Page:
It's A Bird, It's A Plane.......It's OSHA

June 3, 2019

On May 18, 2018 OSHA issued an internal memorandum to its regional administrators directing the procedures for the use of "drones" during health and safety inspections. They have reportedly been used so far on nearly a dozen worksite inspections. In order to protect yourself from unauthorized searches in violation of the Fourth Amendment, it is important to know the do's and don'ts  for OSHA when attempting to conduct surveillance of your worksite.

Normally, even without a warrant, you can limit the scope of an OSHA inspection depending upon the type:  a hazard complaint based inspection typically only allows OSHA to look at the equipment or area of issue.  However, even during a limited scope inspection, if OSHA observes a violation in "plain view," that justifies them expanding the scope of the inspection.So if a drone is used, it makes a larger portion of your worksite available to them.

OSHA also cooperates with the EPA, so if the drone captures something in the environmental area that is improper, they can share the video and trigger an EPA visit.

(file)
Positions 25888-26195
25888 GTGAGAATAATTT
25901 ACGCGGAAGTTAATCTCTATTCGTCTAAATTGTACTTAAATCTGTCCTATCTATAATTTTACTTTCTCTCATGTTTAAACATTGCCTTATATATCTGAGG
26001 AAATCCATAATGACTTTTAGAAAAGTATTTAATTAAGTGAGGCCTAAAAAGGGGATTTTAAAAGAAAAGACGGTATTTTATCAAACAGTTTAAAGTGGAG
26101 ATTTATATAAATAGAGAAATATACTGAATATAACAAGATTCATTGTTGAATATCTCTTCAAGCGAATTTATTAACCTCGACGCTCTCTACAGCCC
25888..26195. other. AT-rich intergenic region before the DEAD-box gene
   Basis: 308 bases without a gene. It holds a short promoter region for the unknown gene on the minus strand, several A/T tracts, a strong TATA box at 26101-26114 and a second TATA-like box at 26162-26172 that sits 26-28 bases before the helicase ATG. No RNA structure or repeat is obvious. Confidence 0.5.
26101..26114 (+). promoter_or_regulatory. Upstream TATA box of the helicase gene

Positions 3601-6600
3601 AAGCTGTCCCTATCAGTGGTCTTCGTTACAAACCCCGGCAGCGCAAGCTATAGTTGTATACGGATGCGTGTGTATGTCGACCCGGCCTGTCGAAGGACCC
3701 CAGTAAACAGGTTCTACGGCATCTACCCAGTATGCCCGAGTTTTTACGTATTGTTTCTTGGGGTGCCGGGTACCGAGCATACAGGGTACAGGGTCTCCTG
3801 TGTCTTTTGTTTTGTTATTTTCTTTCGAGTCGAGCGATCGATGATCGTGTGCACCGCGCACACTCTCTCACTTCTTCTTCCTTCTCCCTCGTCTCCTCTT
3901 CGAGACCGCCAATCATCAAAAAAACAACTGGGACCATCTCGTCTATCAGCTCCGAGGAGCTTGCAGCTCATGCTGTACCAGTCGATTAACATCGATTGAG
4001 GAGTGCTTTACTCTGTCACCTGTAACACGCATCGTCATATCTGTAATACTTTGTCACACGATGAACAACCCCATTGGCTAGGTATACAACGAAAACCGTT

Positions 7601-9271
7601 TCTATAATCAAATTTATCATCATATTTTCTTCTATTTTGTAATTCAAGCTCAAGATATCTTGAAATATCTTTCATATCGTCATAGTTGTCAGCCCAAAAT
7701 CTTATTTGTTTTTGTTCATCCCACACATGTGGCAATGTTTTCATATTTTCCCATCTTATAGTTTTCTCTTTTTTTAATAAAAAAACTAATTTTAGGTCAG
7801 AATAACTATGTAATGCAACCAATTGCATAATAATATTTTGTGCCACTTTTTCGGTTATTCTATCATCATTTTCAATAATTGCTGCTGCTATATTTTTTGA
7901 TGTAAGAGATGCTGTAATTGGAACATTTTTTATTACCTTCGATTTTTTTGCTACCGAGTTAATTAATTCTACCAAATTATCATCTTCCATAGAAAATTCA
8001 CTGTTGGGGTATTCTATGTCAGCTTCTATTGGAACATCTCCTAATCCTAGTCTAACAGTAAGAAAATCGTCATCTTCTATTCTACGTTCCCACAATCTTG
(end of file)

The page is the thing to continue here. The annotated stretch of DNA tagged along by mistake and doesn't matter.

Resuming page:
It is wise to educate your supervisors and workers now, so that if an OSHA team shows up, everyone will know their rights.

Source:  Pallet Central Magazine and our friends at the National Wood Pallet and Container Association. The author, Adele L. Abrams is an attorney and safety professional who represents companies in litigation with OSHA.  She can be reached at 301/595-3520 or www.safety-law.com.

Since 1929 the WPMA has focused on providing our members with timely information to help them remain competitive in the global economy.

For more information you may contact Philip Bibeau, Executive Director at 978/874-5445.

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